Earlier this year, we examined the key roles that product, partner, and process play in ERP implementations. Here we home in on scalability as a predictor of rollout success.
In 2011 the German supermarket chain Lidl decided that it needed a new merchandise management system to track its increasingly complex business processes. The Lidl SAP project was an ambitious transformation project, and expectations ran high. The plan was to roll out the system to 10,000 stores and 140 logistics hubs.
Fast forward 7 years. In July 2018 Lidl announced that it was cancelling its SAP implementation project after spending 500 million euros. 1200 people had been working on the project for 7 years.
Unfortunately, some seem to believe that the ERP market has moved beyond the worst disasters. Lidl’s experience tells us otherwise. According to Panorama Consulting, 26% of 2016 ERP projects ended in failure.
We must face a difficult truth: ‘cloud’ doesn’t cut it.
Too many organizations treat the ‘cloud’ label as though it can guarantee against a failed implementation. But ‘cloud’ is a poor choice for predicting rollout success.
First, even true cloud solutions require the customer’s cooperation. If your employees and executives refuse to adopt a new ERP system, then your implementation will fail. This applies to the cutting edge as well as the old guard. No software can force you to use it, no matter how advanced it is.
Second, an alarming number of traditional and on-premises vendors have rebranded as ‘cloud’ in recent years. In a process known as ‘cloud-washing,’ they hastily retrofit old products for the new environment. In implementation, upgrades, and support, these applications are much closer to their on-premises heritage than to any cloud paradigm.
But if you can’t trust ‘cloud’ to predict implementation success, then what can you trust?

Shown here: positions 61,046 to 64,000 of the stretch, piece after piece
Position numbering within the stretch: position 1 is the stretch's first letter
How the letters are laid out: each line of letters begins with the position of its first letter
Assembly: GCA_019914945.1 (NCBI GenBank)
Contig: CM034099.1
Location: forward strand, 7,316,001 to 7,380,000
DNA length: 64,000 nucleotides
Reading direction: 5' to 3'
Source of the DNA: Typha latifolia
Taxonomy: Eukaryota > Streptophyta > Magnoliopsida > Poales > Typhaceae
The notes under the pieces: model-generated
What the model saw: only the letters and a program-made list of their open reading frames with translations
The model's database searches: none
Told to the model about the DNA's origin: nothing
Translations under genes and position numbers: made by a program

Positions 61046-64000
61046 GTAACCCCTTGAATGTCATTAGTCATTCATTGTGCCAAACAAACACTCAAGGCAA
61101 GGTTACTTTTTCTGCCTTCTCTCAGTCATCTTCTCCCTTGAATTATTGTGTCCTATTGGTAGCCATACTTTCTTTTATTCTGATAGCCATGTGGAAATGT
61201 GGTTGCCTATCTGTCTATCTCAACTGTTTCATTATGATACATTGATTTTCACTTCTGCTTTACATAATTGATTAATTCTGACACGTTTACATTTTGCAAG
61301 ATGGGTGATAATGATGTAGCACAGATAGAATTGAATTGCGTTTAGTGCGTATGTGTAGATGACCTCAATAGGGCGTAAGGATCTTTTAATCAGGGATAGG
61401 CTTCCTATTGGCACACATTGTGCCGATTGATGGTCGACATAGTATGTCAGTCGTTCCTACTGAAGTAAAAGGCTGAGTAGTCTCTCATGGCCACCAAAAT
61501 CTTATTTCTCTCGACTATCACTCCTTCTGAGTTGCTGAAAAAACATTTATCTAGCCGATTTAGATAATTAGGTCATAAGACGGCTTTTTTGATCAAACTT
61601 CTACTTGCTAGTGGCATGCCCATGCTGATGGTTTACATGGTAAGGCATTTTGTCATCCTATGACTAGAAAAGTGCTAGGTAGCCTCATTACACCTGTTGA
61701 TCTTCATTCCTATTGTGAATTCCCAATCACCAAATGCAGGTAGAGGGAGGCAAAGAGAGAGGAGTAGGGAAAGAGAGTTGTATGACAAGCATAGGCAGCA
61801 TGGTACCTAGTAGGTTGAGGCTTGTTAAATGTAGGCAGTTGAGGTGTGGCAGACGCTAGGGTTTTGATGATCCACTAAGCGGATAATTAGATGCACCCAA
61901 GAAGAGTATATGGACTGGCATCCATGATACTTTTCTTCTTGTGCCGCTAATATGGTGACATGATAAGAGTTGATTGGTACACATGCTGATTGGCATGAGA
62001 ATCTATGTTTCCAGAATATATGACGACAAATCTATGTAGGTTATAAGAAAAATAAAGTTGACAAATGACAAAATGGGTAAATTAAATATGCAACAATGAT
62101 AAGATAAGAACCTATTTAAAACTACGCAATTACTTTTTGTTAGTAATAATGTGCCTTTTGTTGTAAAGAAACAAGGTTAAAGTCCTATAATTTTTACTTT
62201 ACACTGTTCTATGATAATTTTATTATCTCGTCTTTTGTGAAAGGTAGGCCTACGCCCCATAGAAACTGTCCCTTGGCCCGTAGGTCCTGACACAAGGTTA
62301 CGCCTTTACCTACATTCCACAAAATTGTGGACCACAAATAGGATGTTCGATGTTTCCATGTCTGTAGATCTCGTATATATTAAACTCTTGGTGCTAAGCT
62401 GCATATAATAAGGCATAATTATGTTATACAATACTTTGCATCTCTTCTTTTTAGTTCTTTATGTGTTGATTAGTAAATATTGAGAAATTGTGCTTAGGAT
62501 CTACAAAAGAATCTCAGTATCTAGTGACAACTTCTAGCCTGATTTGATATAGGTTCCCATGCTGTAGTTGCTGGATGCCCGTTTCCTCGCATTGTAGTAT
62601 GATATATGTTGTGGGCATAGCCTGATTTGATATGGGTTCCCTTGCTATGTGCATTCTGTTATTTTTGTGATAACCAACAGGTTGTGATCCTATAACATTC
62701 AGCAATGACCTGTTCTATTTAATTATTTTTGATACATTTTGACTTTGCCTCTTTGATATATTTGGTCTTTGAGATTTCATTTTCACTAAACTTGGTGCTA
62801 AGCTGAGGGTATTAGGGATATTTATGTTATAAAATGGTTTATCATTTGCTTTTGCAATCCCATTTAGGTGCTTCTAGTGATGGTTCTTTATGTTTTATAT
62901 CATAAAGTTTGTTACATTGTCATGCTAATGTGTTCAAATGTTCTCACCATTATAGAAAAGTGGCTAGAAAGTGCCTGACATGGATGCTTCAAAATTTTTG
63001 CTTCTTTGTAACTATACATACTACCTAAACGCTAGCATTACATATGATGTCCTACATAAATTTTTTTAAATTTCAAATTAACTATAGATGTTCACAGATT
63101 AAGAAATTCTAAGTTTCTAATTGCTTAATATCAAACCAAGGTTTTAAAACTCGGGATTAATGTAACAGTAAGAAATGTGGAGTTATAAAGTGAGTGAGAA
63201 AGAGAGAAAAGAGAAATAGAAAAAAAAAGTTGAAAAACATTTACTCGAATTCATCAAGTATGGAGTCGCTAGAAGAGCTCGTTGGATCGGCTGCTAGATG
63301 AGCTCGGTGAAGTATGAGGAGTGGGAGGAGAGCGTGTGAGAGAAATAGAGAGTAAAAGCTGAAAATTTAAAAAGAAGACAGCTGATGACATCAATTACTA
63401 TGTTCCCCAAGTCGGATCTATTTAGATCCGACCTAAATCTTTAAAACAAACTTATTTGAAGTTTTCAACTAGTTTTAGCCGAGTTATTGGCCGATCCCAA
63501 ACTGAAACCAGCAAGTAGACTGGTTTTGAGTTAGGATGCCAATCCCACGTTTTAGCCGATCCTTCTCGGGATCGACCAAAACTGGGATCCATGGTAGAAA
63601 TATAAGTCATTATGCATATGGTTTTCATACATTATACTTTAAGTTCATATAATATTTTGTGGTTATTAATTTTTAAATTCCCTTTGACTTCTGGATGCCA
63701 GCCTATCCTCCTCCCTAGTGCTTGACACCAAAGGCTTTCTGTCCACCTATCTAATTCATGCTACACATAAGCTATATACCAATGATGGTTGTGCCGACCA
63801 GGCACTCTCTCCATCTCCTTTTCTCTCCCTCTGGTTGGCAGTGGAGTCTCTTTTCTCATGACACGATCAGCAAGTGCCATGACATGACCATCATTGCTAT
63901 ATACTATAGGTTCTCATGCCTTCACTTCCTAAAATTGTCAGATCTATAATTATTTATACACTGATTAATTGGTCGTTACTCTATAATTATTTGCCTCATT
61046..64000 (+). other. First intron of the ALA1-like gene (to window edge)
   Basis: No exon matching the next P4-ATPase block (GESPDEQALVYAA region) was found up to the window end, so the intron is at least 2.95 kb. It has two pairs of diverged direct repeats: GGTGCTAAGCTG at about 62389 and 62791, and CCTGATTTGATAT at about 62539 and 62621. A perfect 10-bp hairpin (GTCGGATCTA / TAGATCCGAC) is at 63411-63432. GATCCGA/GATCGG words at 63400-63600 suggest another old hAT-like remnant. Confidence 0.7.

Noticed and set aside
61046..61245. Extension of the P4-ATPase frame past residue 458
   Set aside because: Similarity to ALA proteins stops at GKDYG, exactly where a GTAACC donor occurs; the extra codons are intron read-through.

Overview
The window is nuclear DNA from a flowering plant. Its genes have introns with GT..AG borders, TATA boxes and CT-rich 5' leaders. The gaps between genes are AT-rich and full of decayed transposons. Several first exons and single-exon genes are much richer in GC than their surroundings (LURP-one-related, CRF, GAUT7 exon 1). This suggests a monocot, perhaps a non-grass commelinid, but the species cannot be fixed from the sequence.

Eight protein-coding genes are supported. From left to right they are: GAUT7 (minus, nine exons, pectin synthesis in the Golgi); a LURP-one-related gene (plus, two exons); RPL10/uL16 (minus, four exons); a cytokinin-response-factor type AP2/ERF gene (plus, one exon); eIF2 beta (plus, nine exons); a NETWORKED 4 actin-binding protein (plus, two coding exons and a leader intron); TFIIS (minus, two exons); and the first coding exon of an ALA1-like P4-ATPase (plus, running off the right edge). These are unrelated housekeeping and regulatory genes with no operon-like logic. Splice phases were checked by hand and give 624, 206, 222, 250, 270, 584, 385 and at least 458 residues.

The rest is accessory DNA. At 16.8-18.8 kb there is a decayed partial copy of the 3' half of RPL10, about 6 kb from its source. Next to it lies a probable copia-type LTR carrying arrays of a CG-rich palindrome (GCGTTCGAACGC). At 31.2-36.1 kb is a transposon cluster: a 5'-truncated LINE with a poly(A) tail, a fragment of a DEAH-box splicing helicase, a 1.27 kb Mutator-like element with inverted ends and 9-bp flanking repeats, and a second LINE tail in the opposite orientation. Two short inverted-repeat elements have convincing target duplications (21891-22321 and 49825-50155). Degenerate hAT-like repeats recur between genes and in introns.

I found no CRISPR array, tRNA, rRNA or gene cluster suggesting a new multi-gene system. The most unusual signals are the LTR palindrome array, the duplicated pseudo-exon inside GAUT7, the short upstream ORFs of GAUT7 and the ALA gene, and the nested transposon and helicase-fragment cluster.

I would suggest scalability as a potent but underused search term.
Organizations look for scalability when they want to grow. Yet in my experience, scalability has almost as much to do with rollout as with expansion.
Let’s explore this link by looking at one of the market’s most scalable solutions—Xledger.
Scalability in Xledger begins with the data model. Each Xledger customer has an overarching Master level at which they can define their basic configuration. Below this Master level lie regional, vertical market, host, domain, holding, entity, and sub-entity levels.
Configuration at the Master level inherits downward to lower levels. While customers can make deviations at lower levels, they do not have to. Xledger automatically rolls up operational and financial data from lower to higher levels.
What does this mean for onboarding and expansion?
With access to basic setup at the Master level, customers can easily deploy Xledger to new or existing business units. As the customer’s organization grows, Xledger supports localization (of exchange rates, language, etc.) without affecting this structure. Customers can take a global approach from the outset without incurring astronomical costs. There are no separate servers or implementation fees for any new unit. Just training.
Xledger gives decision-makers unprecedented power and flexibility in the rollout process. They can rapidly allocate resources, while their staff can take part from anywhere in the world. Global leaders need only make changes in one place, and those changes will proliferate throughout the solution.
Scalability defines even the structure of Xledger implementations. Customers follow the Xledger Implementation Methodology (XIM) and Xledger Delivery Model (XDM). These standardized frameworks have guided tens of thousands of Xledger customers to success: customers of all sizes and from across a wide variety of industries.
Implementation and growth are inextricably connected. If an ERP product cannot scale without pain, then it will not implement without suffering. Vice versa, a troubled implementation bodes ill for future expansion.
Like dozens1 of companies before it, Lidl learned this lesson the hard way. You shouldn’t have to.